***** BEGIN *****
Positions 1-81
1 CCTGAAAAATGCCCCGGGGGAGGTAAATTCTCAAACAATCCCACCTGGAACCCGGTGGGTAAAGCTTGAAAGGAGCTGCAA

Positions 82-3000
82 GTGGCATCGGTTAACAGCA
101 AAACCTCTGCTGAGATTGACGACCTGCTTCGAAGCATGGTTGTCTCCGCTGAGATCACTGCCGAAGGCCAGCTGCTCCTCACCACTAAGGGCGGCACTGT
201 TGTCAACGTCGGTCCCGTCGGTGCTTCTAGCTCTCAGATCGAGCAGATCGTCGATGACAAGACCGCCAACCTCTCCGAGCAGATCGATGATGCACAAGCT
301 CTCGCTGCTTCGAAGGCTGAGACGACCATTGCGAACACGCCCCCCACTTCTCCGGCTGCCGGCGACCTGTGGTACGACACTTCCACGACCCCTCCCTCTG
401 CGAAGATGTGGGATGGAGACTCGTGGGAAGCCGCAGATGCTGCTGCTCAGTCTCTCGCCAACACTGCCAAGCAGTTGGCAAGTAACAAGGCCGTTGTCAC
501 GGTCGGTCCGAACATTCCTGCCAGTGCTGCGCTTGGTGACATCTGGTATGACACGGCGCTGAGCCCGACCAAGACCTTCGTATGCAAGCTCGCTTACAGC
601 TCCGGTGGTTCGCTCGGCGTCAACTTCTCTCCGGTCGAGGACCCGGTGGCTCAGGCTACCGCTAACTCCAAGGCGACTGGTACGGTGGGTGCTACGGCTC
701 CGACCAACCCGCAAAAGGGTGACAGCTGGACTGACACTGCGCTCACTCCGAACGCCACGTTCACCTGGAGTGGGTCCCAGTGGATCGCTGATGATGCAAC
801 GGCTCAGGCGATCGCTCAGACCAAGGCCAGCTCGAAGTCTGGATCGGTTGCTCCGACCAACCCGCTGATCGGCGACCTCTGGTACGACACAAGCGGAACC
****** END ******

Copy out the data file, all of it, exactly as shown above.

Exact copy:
Positions 1-81
1 CCTGAAAAATGCCCCGGGGGAGGTAAATTCTCAAACAATCCCACCTGGAACCCGGTGGGTAAAGCTTGAAAGGAGCTGCAA

Positions 82-3000
82 GTGGCATCGGTTAACAGCA
101 AAACCTCTGCTGAGATTGACGACCTGCTTCGAAGCATGGTTGTCTCCGCTGAGATCACTGCCGAAGGCCAGCTGCTCCTCACCACTAAGGGCGGCACTGT
201 TGTCAACGTCGGTCCCGTCGGTGCTTCTAGCTCTCAGATCGAGCAGATCGTCGATGACAAGACCGCCAACCTCTCCGAGCAGATCGATGATGCACAAGCT
301 CTCGCTGCTTCGAAGGCTGAGACGACCATTGCGAACACGCCCCCCACTTCTCCGGCTGCCGGCGACCTGTGGTACGACACTTCCACGACCCCTCCCTCTG
401 CGAAGATGTGGGATGGAGACTCGTGGGAAGCCGCAGATGCTGCTGCTCAGTCTCTCGCCAACACTGCCAAGCAGTTGGCAAGTAACAAGGCCGTTGTCAC
501 GGTCGGTCCGAACATTCCTGCCAGTGCTGCGCTTGGTGACATCTGGTATGACACGGCGCTGAGCCCGACCAAGACCTTCGTATGCAAGCTCGCTTACAGC
601 TCCGGTGGTTCGCTCGGCGTCAACTTCTCTCCGGTCGAGGACCCGGTGGCTCAGGCTACCGCTAACTCCAAGGCGACTGGTACGGTGGGTGCTACGGCTC
701 CGACCAACCCGCAAAAGGGTGACAGCTGGACTGACACTGCGCTCACTCCGAACGCCACGTTCACCTGGAGTGGGTCCCAGTGGATCGCTGATGATGCAAC
801 GGCTCAGGCGATCGCTCAGACCAAGGCCAGCTCGAAGTCTGGATCGGTTGCTCCGACCAACCCGCTGATCGGCGACCTCTGGTACGACACAAGCGGAACC